```
double price = 4.35;
double quantity = 100;
double total = price * quantity; // Should be 100 * 4.35 = 435.00
System.out.println(total); // Prints 434.99999999999999
```

Why does this happen?

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The multiplication is working fine, but 4.35 cannot be represented exactly as a double.

Check the floating point Internal Representation.

Wiki says:-

The fact that floating-point numbers cannot precisely represent all real numbers, and that floating-point operations cannot precisely represent true arithmetic operations, leads to many surprising situations. This is related to the finite precision with which computers generally represent numbers.

Because precision for a double is like something like:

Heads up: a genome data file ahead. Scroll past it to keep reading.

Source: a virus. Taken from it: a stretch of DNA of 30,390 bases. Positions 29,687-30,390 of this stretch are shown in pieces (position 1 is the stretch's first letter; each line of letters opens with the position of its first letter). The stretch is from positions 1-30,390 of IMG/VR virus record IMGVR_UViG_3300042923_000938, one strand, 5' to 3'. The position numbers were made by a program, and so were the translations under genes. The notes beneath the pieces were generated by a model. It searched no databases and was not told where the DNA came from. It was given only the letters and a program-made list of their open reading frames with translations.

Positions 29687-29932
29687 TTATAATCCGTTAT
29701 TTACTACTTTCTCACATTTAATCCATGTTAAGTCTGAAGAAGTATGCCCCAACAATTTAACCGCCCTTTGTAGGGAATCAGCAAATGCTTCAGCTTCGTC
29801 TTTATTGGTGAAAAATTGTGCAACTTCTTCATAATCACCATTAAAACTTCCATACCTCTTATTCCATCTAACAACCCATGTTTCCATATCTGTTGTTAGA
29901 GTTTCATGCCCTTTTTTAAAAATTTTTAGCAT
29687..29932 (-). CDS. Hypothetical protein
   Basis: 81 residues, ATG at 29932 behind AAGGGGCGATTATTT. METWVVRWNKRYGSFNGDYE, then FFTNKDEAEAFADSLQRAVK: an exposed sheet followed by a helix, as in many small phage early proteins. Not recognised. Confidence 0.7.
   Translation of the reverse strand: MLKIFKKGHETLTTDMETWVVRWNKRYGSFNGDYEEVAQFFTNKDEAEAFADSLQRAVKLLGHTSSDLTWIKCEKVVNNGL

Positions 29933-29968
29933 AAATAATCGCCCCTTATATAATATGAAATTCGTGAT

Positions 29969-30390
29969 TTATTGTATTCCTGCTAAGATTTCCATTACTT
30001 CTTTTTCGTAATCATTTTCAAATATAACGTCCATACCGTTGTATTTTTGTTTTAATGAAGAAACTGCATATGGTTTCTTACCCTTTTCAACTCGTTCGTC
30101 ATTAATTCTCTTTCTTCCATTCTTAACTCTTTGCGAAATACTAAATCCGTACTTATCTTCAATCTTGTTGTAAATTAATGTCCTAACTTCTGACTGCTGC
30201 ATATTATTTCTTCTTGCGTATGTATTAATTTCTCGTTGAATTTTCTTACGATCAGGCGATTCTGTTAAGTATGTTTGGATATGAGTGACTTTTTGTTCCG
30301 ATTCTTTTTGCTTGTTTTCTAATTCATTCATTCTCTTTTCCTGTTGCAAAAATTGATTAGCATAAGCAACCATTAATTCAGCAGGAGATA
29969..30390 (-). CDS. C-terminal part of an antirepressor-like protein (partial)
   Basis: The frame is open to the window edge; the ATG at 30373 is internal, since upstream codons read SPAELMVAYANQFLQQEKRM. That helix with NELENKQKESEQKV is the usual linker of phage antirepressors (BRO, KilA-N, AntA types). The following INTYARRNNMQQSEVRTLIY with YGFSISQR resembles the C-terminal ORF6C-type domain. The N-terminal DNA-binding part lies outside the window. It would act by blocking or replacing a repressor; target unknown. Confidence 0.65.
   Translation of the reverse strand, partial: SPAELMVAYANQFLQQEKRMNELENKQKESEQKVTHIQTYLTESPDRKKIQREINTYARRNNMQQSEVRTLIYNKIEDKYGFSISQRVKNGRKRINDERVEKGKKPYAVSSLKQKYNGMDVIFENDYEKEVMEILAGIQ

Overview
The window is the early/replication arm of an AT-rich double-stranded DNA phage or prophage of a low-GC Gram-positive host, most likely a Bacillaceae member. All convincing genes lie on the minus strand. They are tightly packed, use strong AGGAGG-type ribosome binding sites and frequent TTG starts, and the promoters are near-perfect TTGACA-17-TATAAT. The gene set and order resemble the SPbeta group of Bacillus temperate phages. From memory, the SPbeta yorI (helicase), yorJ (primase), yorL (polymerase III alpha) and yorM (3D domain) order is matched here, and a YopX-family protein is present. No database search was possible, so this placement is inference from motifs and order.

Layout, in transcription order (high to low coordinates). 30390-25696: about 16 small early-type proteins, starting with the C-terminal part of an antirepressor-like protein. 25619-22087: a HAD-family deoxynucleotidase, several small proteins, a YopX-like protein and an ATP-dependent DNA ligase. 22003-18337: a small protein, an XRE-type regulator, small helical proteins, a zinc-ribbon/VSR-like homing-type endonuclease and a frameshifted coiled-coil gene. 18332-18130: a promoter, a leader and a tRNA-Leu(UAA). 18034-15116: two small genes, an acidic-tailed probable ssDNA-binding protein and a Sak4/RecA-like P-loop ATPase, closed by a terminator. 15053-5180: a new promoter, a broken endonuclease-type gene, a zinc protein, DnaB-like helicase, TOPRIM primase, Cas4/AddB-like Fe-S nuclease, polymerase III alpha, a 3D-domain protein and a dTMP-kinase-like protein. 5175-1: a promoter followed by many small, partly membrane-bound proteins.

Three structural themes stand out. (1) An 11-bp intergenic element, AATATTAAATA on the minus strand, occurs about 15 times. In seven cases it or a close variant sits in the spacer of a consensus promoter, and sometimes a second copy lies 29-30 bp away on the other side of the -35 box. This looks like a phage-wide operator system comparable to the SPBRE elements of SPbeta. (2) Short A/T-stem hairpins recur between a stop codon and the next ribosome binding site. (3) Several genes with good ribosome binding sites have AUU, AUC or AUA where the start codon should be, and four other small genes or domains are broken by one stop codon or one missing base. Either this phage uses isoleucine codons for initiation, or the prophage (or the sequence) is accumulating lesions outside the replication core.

Double-precision floating-point format is a computer number format that occupies 8 bytes (64 bits) in computer memory and represents a wide dynamic range of values by using floating point. Computers with 32-bit storage locations use two memory locations to store a 64-bit double-precision number (a single storage location can hold a single-precision number). Double-precision floating-point format usually refers to binary64, as specified by the IEEE 754 standard, not to the 64-bit decimal format decimal64.

So your value 4.35 is not exactly stored as 4.35, rather it is stored with precision

**Source: Wiki**

Have a look here

`price * quantity;`

is not sum. – Rohit Jain Oct 18 '13 at 5:30sum? – Luiggi Mendoza Oct 18 '13 at 5:34